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The anti-inflammatory effects of sympathectomy in murine antigen-induced arthritis are associated with a reduction of Th1 and Th17 responses
  1. Matthias Ebbinghaus1,2,
  2. Mieczyslaw Gajda1,
  3. Michael K Boettger2,3,
  4. Hans-Georg Schaible2,
  5. Rolf Bräuer1
  1. 1Institute of Pathology, University Hospital, Friedrich Schiller University, Jena, Germany
  2. 2Institute of Physiology I, University Hospital, Friedrich Schiller University, Jena, Germany
  3. 3Present address: Bayer Schering Pharma AG, Wuppertal, Germany
  1. Correspondence to Professor Dr Rolf Bräuer, Institute of Pathology, University Hospital, Friedrich Schiller University, Ziegelmühlenweg 1, 07740 Jena, Germany; rolf.braeuer{at}med.uni-jena.de

Abstract

Background Both facilitatory and inhibitory effects of the sympathetic nervous system (SNS) on experimental arthritis have been reported. It is unknown whether such bidirectional effects are inherent to all experimental arthritis models and/or whether critical time windows exist for influences of the SNS on inflammation.

Objectives To assess the effect of sympathectomy at different time points on the course and severity of murine antigen-induced arthritis (AIA).

Methods AIA was induced in mice. Chemical sympathectomy with 6-hydroxydopamine was carried out either neonatally, in the immunisation phase, or immediately before AIA elicitation, or during the chronic phase. In sympathectomised and non-sympathectomised AIA mice the inflammatory process (joint swelling, histopathology of inflammation and joint destruction), pain-related behaviour and cellular and humoral immune responses were analysed.

Results Sympathectomy during AIA induction or neonatal sympathectomy significantly reduced the severity of acute AIA. Neither sympathectomy in the immunisation phase nor in the chronic phase influenced AIA. Flare-up reactions were reduced by sympathectomy just before flare-up or during the initial acute AIA stage. Sympathectomised AIA mice showed less hyperalgesia. Sympathectomy significantly reduced interleukin (IL) 2, IL-17 and transforming growth factor β in supernatants from lymph nodes and/or spleen cells and antigen-specific Th1-associated IgG2a in serum; IgG1 titres were unaffected. The ß blocker, propranolol, and the norepinephrine reuptake inhibitor bupropion produced similar anti-inflammatory effects, whereas the ß-adrenergic agonist isoproterenol increased AIA severity in neonatally sympathectomised mice.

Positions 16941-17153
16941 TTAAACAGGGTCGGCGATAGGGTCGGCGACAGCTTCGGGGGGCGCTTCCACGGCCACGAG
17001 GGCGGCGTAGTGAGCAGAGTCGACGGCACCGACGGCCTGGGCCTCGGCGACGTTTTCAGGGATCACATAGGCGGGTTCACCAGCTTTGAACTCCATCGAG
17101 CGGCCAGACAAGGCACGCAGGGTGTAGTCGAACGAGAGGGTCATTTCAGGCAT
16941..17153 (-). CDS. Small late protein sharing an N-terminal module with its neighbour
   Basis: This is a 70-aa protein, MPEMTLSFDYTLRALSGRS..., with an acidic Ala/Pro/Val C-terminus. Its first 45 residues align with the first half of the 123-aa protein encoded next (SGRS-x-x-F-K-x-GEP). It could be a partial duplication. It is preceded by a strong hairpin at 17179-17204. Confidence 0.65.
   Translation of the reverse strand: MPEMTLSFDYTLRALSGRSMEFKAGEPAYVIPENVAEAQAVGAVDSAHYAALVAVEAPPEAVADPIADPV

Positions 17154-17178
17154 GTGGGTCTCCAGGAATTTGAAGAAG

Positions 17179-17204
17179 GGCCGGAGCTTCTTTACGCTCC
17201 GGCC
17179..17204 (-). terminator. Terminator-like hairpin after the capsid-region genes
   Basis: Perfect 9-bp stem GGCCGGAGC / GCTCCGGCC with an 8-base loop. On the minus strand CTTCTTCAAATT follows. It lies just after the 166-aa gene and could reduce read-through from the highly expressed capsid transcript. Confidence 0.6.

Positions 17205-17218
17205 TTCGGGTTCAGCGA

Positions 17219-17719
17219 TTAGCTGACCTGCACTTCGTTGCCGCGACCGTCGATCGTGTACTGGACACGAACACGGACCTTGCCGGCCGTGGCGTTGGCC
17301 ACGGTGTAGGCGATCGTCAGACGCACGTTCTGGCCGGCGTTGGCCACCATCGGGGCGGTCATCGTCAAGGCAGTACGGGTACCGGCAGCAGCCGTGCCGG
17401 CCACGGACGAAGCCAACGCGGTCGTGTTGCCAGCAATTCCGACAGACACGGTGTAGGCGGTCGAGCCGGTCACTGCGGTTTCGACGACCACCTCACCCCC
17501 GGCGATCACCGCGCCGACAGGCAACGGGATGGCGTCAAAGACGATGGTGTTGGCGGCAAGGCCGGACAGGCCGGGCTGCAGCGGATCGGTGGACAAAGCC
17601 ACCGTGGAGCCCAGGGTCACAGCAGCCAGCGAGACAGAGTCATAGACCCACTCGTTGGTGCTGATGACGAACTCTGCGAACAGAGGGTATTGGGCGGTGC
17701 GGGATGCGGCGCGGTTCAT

Conclusions Sympathetic activity mainly increases the severity of acute episodes of immune-mediated arthritis. Therapeutic reduction of sympathetic activity at acute stages attenuates inflammation, hyperalgesia and proinflammatory immune parameters.

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Footnotes

  • Funding The authors thank the Government of Thuringia, the Interdisziplinäres Zentrum für klinische Forschung (IZKF) at the University of Jena, and Bundesministerium für Forschung und Technologie (BMBF, program “Immunopain”) for funding the position of Matthias Ebbinghaus.

  • Competing interests None.

  • Provenance and peer review Not commissioned; externally peer reviewed.

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